Swift detects most distant explosion in the Universe

September 13, 2005
Swift detects most distant explosion in the Universe

Scientists using the NASA Swift satellite and several ground-based telescopes have detected the most distant explosion yet, a gamma-ray burst from the edge of the visible Universe.

Image above: Stars shine by burning hydrogen. The process is called nuclear fusion. Hydrogen burning produces helium "ash." As the star runs out of hydrogen (and nears the end of its life), it begins burning helium. The ashes of helium burning, such as carbon and oxygen, also get burned. The end result of this fusion is iron. Iron cannot be used for nuclear fuel. Without fuel, the star no longer has the energy to support its weight. The core collapses. If the star is massive enough, the core will collapse into a black hole. The black hole quickly forms jets; and shock waves reverberating through the star ultimately blow apart the outer shells. Gamma-ray bursts are the beacons of star death and black hole birth. Credit: Nicolle Rager Fuller/NSF

This powerful burst, marking the death of a massive star and the birth of a black hole, was detected on 4th September. It comes from an era soon after stars and galaxies first formed, about 500 million to 1 billion years after the Big Bang. The science team cannot yet determine the nature of the exploded star; a detailed analysis is forthcoming.

This is uncharted territory, said Dr Daniel Reichart of the University of North Carolina (UNC) at Chapel Hill, who spear headed the distance measurement. This burst smashes the old distance record by 500 million light years. We are finally starting to see the remnants of some of the oldest objects in the Universe.

Professor Keith Mason, UK lead scientist on the Ultra Violet/Optical Telescope on Swift and Chief Executive of the Particle Physics and Astronomy Research Council said, "This is an amazing result that will enable us to find out more about stars from near the beginning of time. Swift is operating brilliantly first detecting the gamma rays bursts and then alerting telescopes across the world to enable follow up observations a truly international mission combining space and ground based astronomy.

Only one quasar has been discovered at a greater distance. Yet whereas quasars are supermassive black holes containing the mass of billions of stars, this burst comes from a single star. Scientists say that it is in fact puzzling how a single star could generate so much energy as to be seen across the entire Universe. This early star is perhaps physically different from the kinds that exist today.

Scientists measure cosmic distances via redshift, the extent to which light is shifted towards the red (lower energy) part of the electromagnetic spectrum during its long journey across the Universe. The greater the distance the higher the redshift.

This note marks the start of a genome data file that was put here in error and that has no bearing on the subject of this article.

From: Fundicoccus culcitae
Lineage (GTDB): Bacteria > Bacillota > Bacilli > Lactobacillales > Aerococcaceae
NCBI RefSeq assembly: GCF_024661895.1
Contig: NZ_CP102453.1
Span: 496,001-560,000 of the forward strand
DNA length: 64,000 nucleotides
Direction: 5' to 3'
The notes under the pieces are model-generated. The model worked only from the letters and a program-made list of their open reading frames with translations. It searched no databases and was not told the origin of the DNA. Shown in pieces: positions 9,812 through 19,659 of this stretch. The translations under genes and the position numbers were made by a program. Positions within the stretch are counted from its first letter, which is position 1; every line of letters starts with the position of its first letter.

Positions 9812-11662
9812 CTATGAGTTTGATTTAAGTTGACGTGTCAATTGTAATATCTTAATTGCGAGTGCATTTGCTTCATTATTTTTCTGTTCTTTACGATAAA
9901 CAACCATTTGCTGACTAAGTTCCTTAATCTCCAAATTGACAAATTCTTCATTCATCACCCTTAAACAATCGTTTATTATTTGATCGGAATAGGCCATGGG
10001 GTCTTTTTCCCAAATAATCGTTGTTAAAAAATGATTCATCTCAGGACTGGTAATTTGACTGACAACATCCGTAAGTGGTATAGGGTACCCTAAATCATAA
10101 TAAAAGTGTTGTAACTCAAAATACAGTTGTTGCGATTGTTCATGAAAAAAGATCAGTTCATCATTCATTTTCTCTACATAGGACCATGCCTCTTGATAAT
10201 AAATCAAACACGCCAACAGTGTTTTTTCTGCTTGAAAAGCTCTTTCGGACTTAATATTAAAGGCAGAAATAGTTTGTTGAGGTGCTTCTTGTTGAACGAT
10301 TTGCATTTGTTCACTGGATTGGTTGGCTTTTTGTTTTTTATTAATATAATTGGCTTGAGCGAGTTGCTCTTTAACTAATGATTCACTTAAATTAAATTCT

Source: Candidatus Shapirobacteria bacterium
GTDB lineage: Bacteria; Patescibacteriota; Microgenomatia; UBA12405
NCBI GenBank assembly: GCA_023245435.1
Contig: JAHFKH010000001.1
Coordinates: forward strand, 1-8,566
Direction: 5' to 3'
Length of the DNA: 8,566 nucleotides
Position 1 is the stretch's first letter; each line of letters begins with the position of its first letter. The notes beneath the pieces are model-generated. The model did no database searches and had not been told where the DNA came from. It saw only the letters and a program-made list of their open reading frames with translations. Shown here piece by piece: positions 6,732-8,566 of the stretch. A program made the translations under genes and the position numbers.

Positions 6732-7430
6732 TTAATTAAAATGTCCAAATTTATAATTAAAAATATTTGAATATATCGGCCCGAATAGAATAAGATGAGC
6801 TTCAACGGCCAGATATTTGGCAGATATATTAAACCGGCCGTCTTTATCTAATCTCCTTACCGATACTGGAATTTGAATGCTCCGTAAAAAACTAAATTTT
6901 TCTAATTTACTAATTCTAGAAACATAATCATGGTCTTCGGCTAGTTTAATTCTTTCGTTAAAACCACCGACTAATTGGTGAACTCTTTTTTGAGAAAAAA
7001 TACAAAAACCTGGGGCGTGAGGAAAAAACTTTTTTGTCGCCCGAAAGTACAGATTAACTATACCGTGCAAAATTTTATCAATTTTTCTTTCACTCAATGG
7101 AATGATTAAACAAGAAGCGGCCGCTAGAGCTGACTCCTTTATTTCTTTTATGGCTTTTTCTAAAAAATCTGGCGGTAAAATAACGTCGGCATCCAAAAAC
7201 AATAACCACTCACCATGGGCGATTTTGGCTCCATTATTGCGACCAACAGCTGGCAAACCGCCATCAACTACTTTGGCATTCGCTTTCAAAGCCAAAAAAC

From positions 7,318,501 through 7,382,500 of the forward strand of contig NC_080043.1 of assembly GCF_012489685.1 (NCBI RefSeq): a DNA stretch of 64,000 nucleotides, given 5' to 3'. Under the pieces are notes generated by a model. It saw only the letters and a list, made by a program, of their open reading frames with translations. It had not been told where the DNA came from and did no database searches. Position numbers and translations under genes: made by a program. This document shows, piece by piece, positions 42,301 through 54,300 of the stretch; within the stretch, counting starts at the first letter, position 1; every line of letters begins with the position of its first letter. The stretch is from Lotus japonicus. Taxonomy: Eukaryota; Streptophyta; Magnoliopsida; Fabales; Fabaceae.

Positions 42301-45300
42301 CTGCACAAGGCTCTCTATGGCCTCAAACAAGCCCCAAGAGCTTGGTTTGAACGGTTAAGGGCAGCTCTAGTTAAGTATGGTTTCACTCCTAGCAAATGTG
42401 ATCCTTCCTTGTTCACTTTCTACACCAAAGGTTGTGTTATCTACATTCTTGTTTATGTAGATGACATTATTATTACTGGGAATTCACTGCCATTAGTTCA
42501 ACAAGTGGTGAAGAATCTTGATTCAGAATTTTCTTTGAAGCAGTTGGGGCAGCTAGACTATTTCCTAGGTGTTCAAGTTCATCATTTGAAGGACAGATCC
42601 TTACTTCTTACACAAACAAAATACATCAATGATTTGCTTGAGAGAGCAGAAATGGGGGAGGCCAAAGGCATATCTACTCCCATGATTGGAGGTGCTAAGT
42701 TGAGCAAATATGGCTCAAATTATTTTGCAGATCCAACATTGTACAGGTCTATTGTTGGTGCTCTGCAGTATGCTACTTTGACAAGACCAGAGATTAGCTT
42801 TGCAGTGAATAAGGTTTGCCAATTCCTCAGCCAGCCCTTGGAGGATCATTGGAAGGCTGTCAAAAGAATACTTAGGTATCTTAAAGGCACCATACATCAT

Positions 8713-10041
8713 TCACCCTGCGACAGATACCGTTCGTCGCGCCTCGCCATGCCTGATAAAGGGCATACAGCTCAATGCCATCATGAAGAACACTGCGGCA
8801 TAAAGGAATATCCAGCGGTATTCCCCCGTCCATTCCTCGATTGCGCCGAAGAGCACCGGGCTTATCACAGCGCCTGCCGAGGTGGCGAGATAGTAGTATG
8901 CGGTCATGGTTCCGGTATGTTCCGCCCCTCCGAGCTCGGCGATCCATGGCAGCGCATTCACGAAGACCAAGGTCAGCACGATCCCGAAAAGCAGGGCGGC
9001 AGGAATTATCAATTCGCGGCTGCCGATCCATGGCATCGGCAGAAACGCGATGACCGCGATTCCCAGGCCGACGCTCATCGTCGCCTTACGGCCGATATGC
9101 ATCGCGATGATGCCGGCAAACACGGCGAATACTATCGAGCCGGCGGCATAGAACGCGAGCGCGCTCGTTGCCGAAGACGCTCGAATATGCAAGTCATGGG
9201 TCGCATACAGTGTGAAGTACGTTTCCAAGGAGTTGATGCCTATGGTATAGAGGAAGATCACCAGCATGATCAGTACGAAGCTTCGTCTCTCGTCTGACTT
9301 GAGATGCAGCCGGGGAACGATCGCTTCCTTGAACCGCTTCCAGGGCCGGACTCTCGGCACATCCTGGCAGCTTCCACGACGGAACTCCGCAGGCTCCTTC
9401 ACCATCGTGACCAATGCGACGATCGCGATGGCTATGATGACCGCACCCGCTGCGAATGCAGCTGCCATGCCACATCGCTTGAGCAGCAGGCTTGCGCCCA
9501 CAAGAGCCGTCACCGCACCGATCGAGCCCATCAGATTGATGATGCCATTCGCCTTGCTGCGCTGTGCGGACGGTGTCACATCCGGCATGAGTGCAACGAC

The September 4th burst, named GRB 050904, had a redshift of 6.29, which translates to a distance of about 13 billion light years from Earth (the Universe is thought to be 13.7 billion years old). The previous most distant gamma-ray burst had a redshift of 4.5. The most distance quasar known is at redshift 6.4. GRB 050904 was also very long, lasting over 200 seconds. Most bursts last only about 10 seconds.

Swift detected the burst and relayed its coordinates to scientists around the world within minutes. Reicharts team at UNC discovered the afterglow with the Southern Observatory for Astrophysical Research (SOAR) telescope atop Cerro Tololo, Chile. Over the next several nights, the UNC team used SOAR and the Gemini South telescope, on Cerro Pachon, to calculate a redshift of 6 via a light filtering technique.

Dr Nial Tanvir from the University of Hertfordshire, observed the afterglow of the burst on the United Kingdom Infrared Telescope and Gemini South comments, How a single star could generate so much energy as to be seen across the whole of the Universe remains an unanswered question. The fact that we can see it now may provide us with a new tool to help understand those very early times.

Gemini South Associate Director, Phil Puxley, comments on the key observations at Gemini South, "Timing is everything when it comes to making an observation like this - this is short-order astronomy! Getting good data is always rewarding but when we can catch something as fleeting as a Gamma Ray Burst the thrill of the chase is added to the mix."

Building upon these measurements, a team led by Nobuyuki Kawai of the Tokyo Institute of Technology used the Subaru Observatory on Mauna Kea, Hawaii, to confirm the distance and fine-tune the redshift measurement to 6.29 via a technique called spectroscopy.

A team of Italian astronomers, using one of four 8.2 metre telescopes that comprise the European Southern Observatorys Very Large Telescope (VLT) observed the object in the near-infrared and in the visible. By comparing the brightness of the source in the various bands, the astronomers could deduce its redshift and, hence, its distance. The value they derived was confirmed by the spectroscopic observations made by the team using the Subaru telescope.

We designed Swift to look for faint bursts coming from the edge of the Universe, said Dr Neil Gehrels of NASA Goddard Space Flight Center, Greenbelt, MD., Swift Principal Investigator. Now weve got one and its fascinating. For the first time we can learn about individual stars from near the beginning of time. There are sure to be many more out there.

The detection of GRB 050904 confirms that massive stars mingled with the oldest quasars and that even more distant star explosions perhaps from the first stars, theorists say can be studied through a combination of Swift and the network of world-class telescopes.

Source: PPARC

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